• You were 12 years old and SUPER awkward (because who isn’t) and you were 100% confident that 13 was the magic number when things would be better. But no. Just more awkward.
  • 15, though, 15 is where it’s at! I’ll get my driver’s permit, and I’ll cruise into the horizon (with my dad in the passenger seat because mom gets too skittish when I don’t brake in time).
  • Ugh, I’m sick of driving while my parents hit imaginary brakes on their side of the car. It’s all good. I get my license next year, and 16 is when life will really begin.
  • At least at 18 people will take me seriously, because I’ll be an adult. (Nobody tells us why that’s the age. The government just decided one day.) Now, if I want, I can
    • Enlist in the military
    • Buy cigarettes–make America proud
    • Vote, because Ben Affleck told me to

18-20ish are the first of the serious ‘who am I’ years…what do I want to be, who will I marry. Can I marry her–no, her–no, her…

  • I turn 21 in a few weeks. I’m so glad I’m not one of those pathetic teenagers anymore. Look at how sad their lives are.

After 21, better moves into life stages instead of ages. So, life will be better when I…

  • Get a job
  • When I get married
  • Marriage will be better when we have kids
  • Maybe life will be better with a different wife, a different husband
  • Better with a different job
  • Better if we move here
  • Better if that person would die
    • Shoot, I didn’t mean it! Do I have to go to the funeral?
  • Better when I retire…

And then we run out of better and die.

It really could happen.

You could die always believing that the next better would be better than the better before.

Here’s what I’ve learned about my better, and I’m willing to bet your better is a distant cousin of my better and looks mostly the same.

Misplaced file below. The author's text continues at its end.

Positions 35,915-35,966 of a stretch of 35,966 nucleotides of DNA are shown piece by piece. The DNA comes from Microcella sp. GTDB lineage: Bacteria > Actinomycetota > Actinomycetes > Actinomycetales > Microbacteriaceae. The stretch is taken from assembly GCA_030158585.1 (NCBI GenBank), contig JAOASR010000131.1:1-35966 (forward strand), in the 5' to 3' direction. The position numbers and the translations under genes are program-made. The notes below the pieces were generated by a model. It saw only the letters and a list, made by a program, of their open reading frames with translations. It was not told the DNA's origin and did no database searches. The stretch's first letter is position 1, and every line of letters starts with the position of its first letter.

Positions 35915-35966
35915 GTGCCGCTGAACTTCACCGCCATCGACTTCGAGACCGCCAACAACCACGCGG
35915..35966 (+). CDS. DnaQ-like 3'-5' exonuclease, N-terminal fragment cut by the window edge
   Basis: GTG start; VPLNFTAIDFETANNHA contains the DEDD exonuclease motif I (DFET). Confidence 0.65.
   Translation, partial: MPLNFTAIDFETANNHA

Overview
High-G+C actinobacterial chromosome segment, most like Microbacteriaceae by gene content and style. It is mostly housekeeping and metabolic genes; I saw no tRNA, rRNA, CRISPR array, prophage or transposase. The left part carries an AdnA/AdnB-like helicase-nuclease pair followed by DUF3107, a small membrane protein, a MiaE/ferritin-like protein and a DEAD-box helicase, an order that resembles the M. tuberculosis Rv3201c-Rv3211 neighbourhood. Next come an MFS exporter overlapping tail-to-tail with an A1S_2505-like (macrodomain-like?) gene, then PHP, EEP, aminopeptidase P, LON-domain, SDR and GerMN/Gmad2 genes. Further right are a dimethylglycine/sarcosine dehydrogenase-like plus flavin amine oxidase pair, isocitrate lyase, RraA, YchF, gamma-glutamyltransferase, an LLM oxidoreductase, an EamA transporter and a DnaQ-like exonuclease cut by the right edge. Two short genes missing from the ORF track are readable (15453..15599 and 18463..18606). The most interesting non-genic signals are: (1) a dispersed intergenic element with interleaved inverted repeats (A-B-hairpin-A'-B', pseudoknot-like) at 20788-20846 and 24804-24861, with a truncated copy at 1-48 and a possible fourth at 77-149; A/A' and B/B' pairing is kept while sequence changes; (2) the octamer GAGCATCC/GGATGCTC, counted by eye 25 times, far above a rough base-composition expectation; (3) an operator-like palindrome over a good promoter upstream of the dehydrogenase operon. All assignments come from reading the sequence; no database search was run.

Better is always a moving target. Better is elusive.

It’s like trying to shoot the squirrels who used my back deck as their personal teeth filing hot spot. Those glorified rats were sneaky. Better senses you’re coming and scampers off, leaving part of your deck chewed up while you’re standing there in pajama pants, holding a BB gun with a heart full of anger and sadness. (no metaphor is perfect)

Whether you want to talk education, politics, economics….someone is always promising something better.

A better plan; better policies; better financing; better curriculum. Blah, blah, blah.

The marketing and advertising world lines its pockets by playing on this intrinsic appetite for better.

This product will make you look better, feel better, think better, hit better, jump better, study better.

Instead of better, we get bitter. We were duped.

Better is the guy who never comes through like he says. Better is the boss who over-promises and doesn’t deliver. Better is the movie with the star-filled cast that you wish you had never seen.

There has to be more to it, right?

I don’t have to live in this shadow forever, right?

Right.

More to come

 

Leading with Authority, part 4: True Authority

Washing_of_the_FeetTrue authority, as hinted at in parts 2 and 3, is enacted when the one in authority acts as one authorized. That is, she is under the authority of another and not acting capriciously or arbitrarily.

How, then, does true authority behave? What’s the goal for those who wish to exercise godly authority and ultimately honor God’s authority?

As Charlotte Mason says, this authority is a trust. It’s not my own. It’s a stewardship. I will never forget pastor Andy Stanley’s classic leadership talk: Leadership is a stewardship. It’s temporary. And I’m accountable.